The locavore movement is increasingly influential as is the concept of sustainability in the cuisine of the Western United States. Specialties in the Northwest, including salmon, blackberries and mushrooms are found in abundance and are major influences. A growing wine industry is of great importance to the West Coast as well, and was a leading factor in the evolution of California Cuisine. Let us not leave out the importance of hunting. Wild game including, elk, bison, and duck are also prominent in Western menus.
West coast Cioppino (pronounced chuh-PEE-no) is considered San Francisco's signature dish, and no trip to the west coast is complete without it. Cioppino can be prepared with a dozen kinds of fish and shellfish, depending on your personal taste and what is fresh in your area.
Considered to be an Italian-American dish, it is typically made from Dungeness crab, clams, shrimp, scallops, squid, mussels and fish all sourced from the Pacific Ocean. The seafood is then combined with fresh tomatoes and wine and served with crusty bread, typically sourdough.
This fish stew was developed in the late 1800's primarily by Italian immigrants who settled in the North Beach neighborhood of San Francisco. The name comes from ciuppin which is the name of a classic soup from the Italian region of Liguria.
You won't believe how easy it is to make. The key to this recipe is experimentation. Be creative with this stew and feel free to leave something out or add something new.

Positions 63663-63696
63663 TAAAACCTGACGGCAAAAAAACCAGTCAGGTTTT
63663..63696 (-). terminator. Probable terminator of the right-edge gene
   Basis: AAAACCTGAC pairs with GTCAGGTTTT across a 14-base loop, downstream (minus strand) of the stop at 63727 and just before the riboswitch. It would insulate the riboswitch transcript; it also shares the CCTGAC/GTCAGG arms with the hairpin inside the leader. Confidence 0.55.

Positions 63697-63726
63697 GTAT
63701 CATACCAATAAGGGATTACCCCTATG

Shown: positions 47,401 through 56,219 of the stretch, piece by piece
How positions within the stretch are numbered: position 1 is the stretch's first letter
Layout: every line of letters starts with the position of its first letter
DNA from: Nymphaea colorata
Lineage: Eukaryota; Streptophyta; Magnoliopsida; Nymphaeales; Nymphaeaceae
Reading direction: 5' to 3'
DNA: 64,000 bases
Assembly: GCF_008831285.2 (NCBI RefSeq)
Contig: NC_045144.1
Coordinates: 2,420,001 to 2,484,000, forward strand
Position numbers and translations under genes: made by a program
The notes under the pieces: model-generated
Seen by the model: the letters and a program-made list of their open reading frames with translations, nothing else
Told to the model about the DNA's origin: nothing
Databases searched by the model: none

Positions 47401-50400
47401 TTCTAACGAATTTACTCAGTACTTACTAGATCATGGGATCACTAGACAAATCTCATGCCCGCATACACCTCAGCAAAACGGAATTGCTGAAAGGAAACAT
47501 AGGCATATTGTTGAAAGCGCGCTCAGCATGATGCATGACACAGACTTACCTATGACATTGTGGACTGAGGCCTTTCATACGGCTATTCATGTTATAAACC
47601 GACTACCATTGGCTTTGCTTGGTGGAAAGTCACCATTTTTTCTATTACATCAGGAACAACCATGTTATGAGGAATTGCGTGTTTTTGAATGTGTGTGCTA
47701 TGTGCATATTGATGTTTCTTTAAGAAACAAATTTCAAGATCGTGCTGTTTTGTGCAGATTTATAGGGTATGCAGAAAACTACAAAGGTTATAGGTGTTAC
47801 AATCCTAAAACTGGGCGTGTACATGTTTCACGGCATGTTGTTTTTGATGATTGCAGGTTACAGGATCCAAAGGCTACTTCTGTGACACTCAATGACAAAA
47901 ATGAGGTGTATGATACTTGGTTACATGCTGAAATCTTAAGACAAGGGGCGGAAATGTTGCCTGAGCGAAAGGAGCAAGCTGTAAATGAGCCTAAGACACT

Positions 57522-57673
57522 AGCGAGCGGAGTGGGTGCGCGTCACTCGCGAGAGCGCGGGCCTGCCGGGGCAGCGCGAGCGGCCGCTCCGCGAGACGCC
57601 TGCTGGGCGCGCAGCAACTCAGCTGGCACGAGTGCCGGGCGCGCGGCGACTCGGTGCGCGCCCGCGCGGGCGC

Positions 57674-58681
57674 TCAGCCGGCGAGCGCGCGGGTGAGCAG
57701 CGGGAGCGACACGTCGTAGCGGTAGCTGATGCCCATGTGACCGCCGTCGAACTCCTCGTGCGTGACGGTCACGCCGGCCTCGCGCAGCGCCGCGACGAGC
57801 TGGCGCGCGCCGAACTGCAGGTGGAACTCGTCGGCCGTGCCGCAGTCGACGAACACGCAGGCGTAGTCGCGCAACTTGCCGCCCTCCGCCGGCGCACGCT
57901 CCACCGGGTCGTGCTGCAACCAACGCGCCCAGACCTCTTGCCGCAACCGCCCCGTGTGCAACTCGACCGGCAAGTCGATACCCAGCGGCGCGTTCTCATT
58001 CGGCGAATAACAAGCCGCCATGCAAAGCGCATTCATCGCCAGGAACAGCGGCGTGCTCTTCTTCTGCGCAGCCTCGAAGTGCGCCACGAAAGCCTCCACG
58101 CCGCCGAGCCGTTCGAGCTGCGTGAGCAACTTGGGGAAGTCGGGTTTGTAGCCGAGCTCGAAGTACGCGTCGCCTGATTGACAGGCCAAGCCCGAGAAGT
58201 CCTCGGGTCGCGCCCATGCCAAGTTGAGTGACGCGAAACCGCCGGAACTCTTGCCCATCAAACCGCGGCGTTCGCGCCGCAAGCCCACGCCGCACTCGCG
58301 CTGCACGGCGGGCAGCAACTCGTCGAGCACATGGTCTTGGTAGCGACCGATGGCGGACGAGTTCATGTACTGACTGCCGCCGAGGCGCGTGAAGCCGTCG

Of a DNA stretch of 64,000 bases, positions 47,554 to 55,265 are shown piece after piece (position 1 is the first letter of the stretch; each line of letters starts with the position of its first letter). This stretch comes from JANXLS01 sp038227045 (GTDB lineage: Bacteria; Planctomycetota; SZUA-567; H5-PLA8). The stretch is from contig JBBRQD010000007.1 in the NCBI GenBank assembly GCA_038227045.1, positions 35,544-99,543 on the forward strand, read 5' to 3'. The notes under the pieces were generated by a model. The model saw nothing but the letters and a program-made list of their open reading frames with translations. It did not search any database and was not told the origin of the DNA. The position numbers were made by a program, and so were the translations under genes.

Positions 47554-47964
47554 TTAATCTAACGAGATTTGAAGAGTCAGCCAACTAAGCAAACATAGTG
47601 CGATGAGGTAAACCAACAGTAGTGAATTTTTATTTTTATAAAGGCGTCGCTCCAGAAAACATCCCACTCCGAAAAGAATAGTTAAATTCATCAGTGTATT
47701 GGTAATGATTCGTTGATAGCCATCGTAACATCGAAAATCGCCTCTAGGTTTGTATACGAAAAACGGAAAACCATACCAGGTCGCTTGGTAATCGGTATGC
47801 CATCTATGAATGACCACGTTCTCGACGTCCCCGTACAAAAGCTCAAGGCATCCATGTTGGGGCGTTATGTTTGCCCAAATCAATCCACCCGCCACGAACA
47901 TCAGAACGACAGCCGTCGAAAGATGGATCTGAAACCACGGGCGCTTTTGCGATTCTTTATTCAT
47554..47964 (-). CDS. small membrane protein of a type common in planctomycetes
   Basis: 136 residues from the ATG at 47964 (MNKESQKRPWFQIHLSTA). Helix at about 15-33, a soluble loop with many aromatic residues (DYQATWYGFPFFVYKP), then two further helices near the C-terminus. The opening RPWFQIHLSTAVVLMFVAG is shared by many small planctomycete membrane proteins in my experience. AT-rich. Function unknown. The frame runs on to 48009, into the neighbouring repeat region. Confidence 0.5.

San Francisco Cioppino
3/4 cup butter
2 medium white onions, chopped
3 garlic gloves, minced
1 bunch fresh parsley leaves, minced
2 (14.5 oz) cans plum tomatoes
2 bottles (8 oz) clam juice
2 bay leaves
1 tablespoon dried basil
1 teaspoon dried thyme
2 cups white wine
12 manila clams, scrubbed (discard any open clams)
12 mussels, scrubbed and beards removed (discard any open mussels)
1 pound raw extra large shrimp, peeled and deveined
1 pound bay scallops
1 pound fish fillets (halibut, cod or salmon) cut into bite sized chunks
1 cup flaked Dungeness crab meat
salt and pepper
In a large dutch oven over medium heat, melt butter; add onions, garlic and parsley. Cook slowly, stirring occasionally until onions are softened.
Add tomatoes, clam juice, spices and wine. Bring to a boil, then reduce heat to low; cover and simmer approximately 30 minutes. If sauce becomes too thick, add additional wine.
While sauce is cooking, soak clams and mussels in cold salted water for 5 minutes and then drain.
Gently stir in the clams, mussels, shrimp, scallops, fish and crab to the prepared stock. Cover and simmer for 5-7 minutes until clams pop open and shrimp are opaque.
Remove from heat and discard bay leaves. Season with salt and pepper.
Ladle broth and seafood into large bowl and serve with bread.
Makes 8-10 (1 1/2 cup) servings
The Fisherman's Wharf restaurant that credits itself with bringing cioppino to the restaurant atmosphere is Alioto's.
In North Beach, the Clam House has been open since 1861 and serves a huge bowl of ciopinno for $30